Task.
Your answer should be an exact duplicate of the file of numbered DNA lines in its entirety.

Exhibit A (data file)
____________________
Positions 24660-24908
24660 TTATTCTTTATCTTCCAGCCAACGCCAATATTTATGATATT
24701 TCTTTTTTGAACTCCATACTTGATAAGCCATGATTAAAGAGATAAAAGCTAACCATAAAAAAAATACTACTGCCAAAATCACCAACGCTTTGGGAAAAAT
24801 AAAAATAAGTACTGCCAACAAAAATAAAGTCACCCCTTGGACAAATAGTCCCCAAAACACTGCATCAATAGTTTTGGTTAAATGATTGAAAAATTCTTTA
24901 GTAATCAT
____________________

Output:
Positions 24660-24908
24660 TTATTCTTTATCTTCCAGCCAACGCCAATATTTATGATATT
24701 TCTTTTTTGAACTCCATACTTGATAAGCCATGATTAAAGAGATAAAAGCTAACCATAAAAAAAATACTACTGCCAAAATCACCAACGCTTTGGGAAAAAT
24801 AAAAATAAGTACTGCCAACAAAAATAAAGTCACCCCTTGGACAAATAGTCCCCAAAACACTGCATCAATAGTTTTGGTTAAATGATTGAAAAATTCTTTA
24901 GTAATCAT